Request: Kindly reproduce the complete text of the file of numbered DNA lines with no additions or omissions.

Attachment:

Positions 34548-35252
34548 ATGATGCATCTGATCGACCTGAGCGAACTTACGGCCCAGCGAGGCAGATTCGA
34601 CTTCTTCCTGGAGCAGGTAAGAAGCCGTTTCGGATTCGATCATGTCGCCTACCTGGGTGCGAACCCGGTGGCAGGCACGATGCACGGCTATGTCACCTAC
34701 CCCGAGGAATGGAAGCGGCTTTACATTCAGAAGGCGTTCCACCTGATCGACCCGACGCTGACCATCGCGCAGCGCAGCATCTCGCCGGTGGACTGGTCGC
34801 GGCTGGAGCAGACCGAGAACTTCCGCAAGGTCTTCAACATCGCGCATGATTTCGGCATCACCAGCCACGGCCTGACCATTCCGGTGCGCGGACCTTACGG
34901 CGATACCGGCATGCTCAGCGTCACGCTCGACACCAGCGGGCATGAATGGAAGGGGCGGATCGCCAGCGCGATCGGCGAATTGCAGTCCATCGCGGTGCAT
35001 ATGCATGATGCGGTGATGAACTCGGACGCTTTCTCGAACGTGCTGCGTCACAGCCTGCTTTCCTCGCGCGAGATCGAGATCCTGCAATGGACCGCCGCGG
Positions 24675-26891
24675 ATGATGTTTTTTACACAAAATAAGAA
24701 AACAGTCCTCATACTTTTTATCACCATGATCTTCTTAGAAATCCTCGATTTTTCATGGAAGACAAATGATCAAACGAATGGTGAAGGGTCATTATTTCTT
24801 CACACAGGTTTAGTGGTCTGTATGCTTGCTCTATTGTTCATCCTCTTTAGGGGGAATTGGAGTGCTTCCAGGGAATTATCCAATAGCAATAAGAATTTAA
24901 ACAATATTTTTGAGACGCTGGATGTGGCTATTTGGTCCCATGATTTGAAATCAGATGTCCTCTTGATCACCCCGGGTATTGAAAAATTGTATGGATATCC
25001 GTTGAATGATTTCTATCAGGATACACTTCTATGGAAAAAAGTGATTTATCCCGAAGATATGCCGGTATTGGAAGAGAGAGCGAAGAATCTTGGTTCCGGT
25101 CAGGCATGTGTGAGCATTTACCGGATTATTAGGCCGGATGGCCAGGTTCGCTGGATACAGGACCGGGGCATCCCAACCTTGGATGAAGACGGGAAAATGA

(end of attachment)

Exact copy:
Positions 34548-35252
34548 ATGATGCATCTGATCGACCTGAGCGAACTTACGGCCCAGCGAGGCAGATTCGA
34601 CTTCTTCCTGGAGCAGGTAAGAAGCCGTTTCGGATTCGATCATGTCGCCTACCTGGGTGCGAACCCGGTGGCAGGCACGATGCACGGCTATGTCACCTAC
34701 CCCGAGGAATGGAAGCGGCTTTACATTCAGAAGGCGTTCCACCTGATCGACCCGACGCTGACCATCGCGCAGCGCAGCATCTCGCCGGTGGACTGGTCGC
34801 GGCTGGAGCAGACCGAGAACTTCCGCAAGGTCTTCAACATCGCGCATGATTTCGGCATCACCAGCCACGGCCTGACCATTCCGGTGCGCGGACCTTACGG
34901 CGATACCGGCATGCTCAGCGTCACGCTCGACACCAGCGGGCATGAATGGAAGGGGCGGATCGCCAGCGCGATCGGCGAATTGCAGTCCATCGCGGTGCAT
35001 ATGCATGATGCGGTGATGAACTCGGACGCTTTCTCGAACGTGCTGCGTCACAGCCTGCTTTCCTCGCGCGAGATCGAGATCCTGCAATGGACCGCCGCGG
Positions 24675-26891
24675 ATGATGTTTTTTACACAAAATAAGAA
24701 AACAGTCCTCATACTTTTTATCACCATGATCTTCTTAGAAATCCTCGATTTTTCATGGAAGACAAATGATCAAACGAATGGTGAAGGGTCATTATTTCTT
24801 CACACAGGTTTAGTGGTCTGTATGCTTGCTCTATTGTTCATCCTCTTTAGGGGGAATTGGAGTGCTTCCAGGGAATTATCCAATAGCAATAAGAATTTAA
24901 ACAATATTTTTGAGACGCTGGATGTGGCTATTTGGTCCCATGATTTGAAATCAGATGTCCTCTTGATCACCCCGGGTATTGAAAAATTGTATGGATATCC
25001 GTTGAATGATTTCTATCAGGATACACTTCTATGGAAAAAAGTGATTTATCCCGAAGATATGCCGGTATTGGAAGAGAGAGCGAAGAATCTTGGTTCCGGT
25101 CAGGCATGTGTGAGCATTTACCGGATTATTAGGCCGGATGGCCAGGTTCGCTGGATACAGGACCGGGGCATCCCAACCTTGGATGAAGACGGGAAAATGA